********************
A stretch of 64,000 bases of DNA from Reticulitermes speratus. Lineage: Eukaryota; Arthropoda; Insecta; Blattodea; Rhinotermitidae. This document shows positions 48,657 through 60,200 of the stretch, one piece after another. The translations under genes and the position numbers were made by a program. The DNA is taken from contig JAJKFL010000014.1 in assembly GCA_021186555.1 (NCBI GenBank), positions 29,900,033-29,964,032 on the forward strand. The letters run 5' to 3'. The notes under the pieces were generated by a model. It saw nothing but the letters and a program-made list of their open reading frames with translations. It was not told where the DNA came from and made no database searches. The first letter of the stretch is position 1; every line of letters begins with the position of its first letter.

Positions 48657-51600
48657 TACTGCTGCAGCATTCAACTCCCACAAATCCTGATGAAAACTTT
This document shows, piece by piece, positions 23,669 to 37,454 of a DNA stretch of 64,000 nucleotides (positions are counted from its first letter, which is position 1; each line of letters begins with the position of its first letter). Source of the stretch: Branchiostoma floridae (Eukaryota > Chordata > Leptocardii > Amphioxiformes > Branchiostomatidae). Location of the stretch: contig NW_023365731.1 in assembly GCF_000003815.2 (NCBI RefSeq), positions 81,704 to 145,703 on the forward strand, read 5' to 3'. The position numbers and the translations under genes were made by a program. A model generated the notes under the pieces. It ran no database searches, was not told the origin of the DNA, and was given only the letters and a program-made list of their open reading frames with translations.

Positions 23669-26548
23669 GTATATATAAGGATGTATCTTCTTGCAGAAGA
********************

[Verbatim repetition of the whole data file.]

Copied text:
A stretch of 64,000 bases of DNA from Reticulitermes speratus. Lineage: Eukaryota; Arthropoda; Insecta; Blattodea; Rhinotermitidae. This document shows positions 48,657 through 60,200 of the stretch, one piece after another. The translations under genes and the position numbers were made by a program. The DNA is taken from contig JAJKFL010000014.1 in assembly GCA_021186555.1 (NCBI GenBank), positions 29,900,033-29,964,032 on the forward strand. The letters run 5' to 3'. The notes under the pieces were generated by a model. It saw nothing but the letters and a program-made list of their open reading frames with translations. It was not told where the DNA came from and made no database searches. The first letter of the stretch is position 1; every line of letters begins with the position of its first letter.

Positions 48657-51600
48657 TACTGCTGCAGCATTCAACTCCCACAAATCCTGATGAAAACTTT
This document shows, piece by piece, positions 23,669 to 37,454 of a DNA stretch of 64,000 nucleotides (positions are counted from its first letter, which is position 1; each line of letters begins with the position of its first letter). Source of the stretch: Branchiostoma floridae (Eukaryota > Chordata > Leptocardii > Amphioxiformes > Branchiostomatidae). Location of the stretch: contig NW_023365731.1 in assembly GCF_000003815.2 (NCBI RefSeq), positions 81,704 to 145,703 on the forward strand, read 5' to 3'. The position numbers and the translations under genes were made by a program. A model generated the notes under the pieces. It ran no database searches, was not told the origin of the DNA, and was given only the letters and a program-made list of their open reading frames with translations.

Positions 23669-26548
23669 GTATATATAAGGATGTATCTTCTTGCAGAAGA